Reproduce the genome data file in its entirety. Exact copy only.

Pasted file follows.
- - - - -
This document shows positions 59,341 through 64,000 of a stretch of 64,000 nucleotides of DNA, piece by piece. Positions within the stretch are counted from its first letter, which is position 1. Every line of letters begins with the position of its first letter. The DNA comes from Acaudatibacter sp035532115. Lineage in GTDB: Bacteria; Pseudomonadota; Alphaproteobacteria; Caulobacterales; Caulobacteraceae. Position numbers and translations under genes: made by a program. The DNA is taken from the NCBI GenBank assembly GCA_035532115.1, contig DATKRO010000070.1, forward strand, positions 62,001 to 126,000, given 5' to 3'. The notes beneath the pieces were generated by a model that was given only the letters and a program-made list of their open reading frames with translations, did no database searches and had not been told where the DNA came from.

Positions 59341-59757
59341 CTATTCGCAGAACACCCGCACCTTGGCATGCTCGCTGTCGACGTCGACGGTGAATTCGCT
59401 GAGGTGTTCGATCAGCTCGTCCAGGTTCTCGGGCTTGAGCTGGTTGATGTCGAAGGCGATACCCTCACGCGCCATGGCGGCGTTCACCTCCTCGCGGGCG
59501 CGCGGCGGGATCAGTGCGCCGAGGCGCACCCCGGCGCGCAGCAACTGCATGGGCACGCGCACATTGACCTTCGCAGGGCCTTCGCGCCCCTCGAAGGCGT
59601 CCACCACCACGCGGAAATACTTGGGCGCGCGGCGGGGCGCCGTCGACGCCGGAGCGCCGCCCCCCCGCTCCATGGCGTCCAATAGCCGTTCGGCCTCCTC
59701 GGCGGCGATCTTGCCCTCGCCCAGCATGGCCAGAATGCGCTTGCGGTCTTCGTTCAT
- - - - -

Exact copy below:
This document shows positions 59,341 through 64,000 of a stretch of 64,000 nucleotides of DNA, piece by piece. Positions within the stretch are counted from its first letter, which is position 1. Every line of letters begins with the position of its first letter. The DNA comes from Acaudatibacter sp035532115. Lineage in GTDB: Bacteria; Pseudomonadota; Alphaproteobacteria; Caulobacterales; Caulobacteraceae. Position numbers and translations under genes: made by a program. The DNA is taken from the NCBI GenBank assembly GCA_035532115.1, contig DATKRO010000070.1, forward strand, positions 62,001 to 126,000, given 5' to 3'. The notes beneath the pieces were generated by a model that was given only the letters and a program-made list of their open reading frames with translations, did no database searches and had not been told where the DNA came from.

Positions 59341-59757
59341 CTATTCGCAGAACACCCGCACCTTGGCATGCTCGCTGTCGACGTCGACGGTGAATTCGCT
59401 GAGGTGTTCGATCAGCTCGTCCAGGTTCTCGGGCTTGAGCTGGTTGATGTCGAAGGCGATACCCTCACGCGCCATGGCGGCGTTCACCTCCTCGCGGGCG
59501 CGCGGCGGGATCAGTGCGCCGAGGCGCACCCCGGCGCGCAGCAACTGCATGGGCACGCGCACATTGACCTTCGCAGGGCCTTCGCGCCCCTCGAAGGCGT
59601 CCACCACCACGCGGAAATACTTGGGCGCGCGGCGGGGCGCCGTCGACGCCGGAGCGCCGCCCCCCCGCTCCATGGCGTCCAATAGCCGTTCGGCCTCCTC
59701 GGCGGCGATCTTGCCCTCGCCCAGCATGGCCAGAATGCGCTTGCGGTCTTCGTTCAT